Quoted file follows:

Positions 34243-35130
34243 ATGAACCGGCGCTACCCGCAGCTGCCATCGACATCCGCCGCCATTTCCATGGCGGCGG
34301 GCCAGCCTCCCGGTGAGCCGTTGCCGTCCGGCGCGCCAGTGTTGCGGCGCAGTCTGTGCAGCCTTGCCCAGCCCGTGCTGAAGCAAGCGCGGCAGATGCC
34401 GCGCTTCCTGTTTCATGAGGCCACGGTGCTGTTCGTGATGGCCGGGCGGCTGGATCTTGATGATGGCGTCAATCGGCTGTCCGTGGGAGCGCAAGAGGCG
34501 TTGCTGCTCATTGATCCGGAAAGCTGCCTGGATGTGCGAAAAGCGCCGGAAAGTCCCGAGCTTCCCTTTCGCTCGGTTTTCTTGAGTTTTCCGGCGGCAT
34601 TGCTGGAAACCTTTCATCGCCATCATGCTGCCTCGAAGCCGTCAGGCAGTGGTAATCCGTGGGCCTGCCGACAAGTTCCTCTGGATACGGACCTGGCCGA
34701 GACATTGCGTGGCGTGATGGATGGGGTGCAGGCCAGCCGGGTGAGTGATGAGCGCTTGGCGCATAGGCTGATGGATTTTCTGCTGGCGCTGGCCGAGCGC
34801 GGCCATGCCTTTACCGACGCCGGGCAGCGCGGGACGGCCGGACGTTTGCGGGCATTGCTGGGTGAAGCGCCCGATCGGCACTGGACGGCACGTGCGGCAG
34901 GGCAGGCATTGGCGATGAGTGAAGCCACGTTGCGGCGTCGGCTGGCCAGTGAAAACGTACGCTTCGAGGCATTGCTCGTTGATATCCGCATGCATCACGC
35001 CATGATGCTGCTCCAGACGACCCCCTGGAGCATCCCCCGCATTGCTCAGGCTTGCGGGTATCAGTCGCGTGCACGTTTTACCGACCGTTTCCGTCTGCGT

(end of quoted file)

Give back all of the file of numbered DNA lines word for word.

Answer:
Positions 34243-35130
34243 ATGAACCGGCGCTACCCGCAGCTGCCATCGACATCCGCCGCCATTTCCATGGCGGCGG
34301 GCCAGCCTCCCGGTGAGCCGTTGCCGTCCGGCGCGCCAGTGTTGCGGCGCAGTCTGTGCAGCCTTGCCCAGCCCGTGCTGAAGCAAGCGCGGCAGATGCC
34401 GCGCTTCCTGTTTCATGAGGCCACGGTGCTGTTCGTGATGGCCGGGCGGCTGGATCTTGATGATGGCGTCAATCGGCTGTCCGTGGGAGCGCAAGAGGCG
34501 TTGCTGCTCATTGATCCGGAAAGCTGCCTGGATGTGCGAAAAGCGCCGGAAAGTCCCGAGCTTCCCTTTCGCTCGGTTTTCTTGAGTTTTCCGGCGGCAT
34601 TGCTGGAAACCTTTCATCGCCATCATGCTGCCTCGAAGCCGTCAGGCAGTGGTAATCCGTGGGCCTGCCGACAAGTTCCTCTGGATACGGACCTGGCCGA
34701 GACATTGCGTGGCGTGATGGATGGGGTGCAGGCCAGCCGGGTGAGTGATGAGCGCTTGGCGCATAGGCTGATGGATTTTCTGCTGGCGCTGGCCGAGCGC
34801 GGCCATGCCTTTACCGACGCCGGGCAGCGCGGGACGGCCGGACGTTTGCGGGCATTGCTGGGTGAAGCGCCCGATCGGCACTGGACGGCACGTGCGGCAG
34901 GGCAGGCATTGGCGATGAGTGAAGCCACGTTGCGGCGTCGGCTGGCCAGTGAAAACGTACGCTTCGAGGCATTGCTCGTTGATATCCGCATGCATCACGC
35001 CATGATGCTGCTCCAGACGACCCCCTGGAGCATCCCCCGCATTGCTCAGGCTTGCGGGTATCAGTCGCGTGCACGTTTTACCGACCGTTTCCGTCTGCGT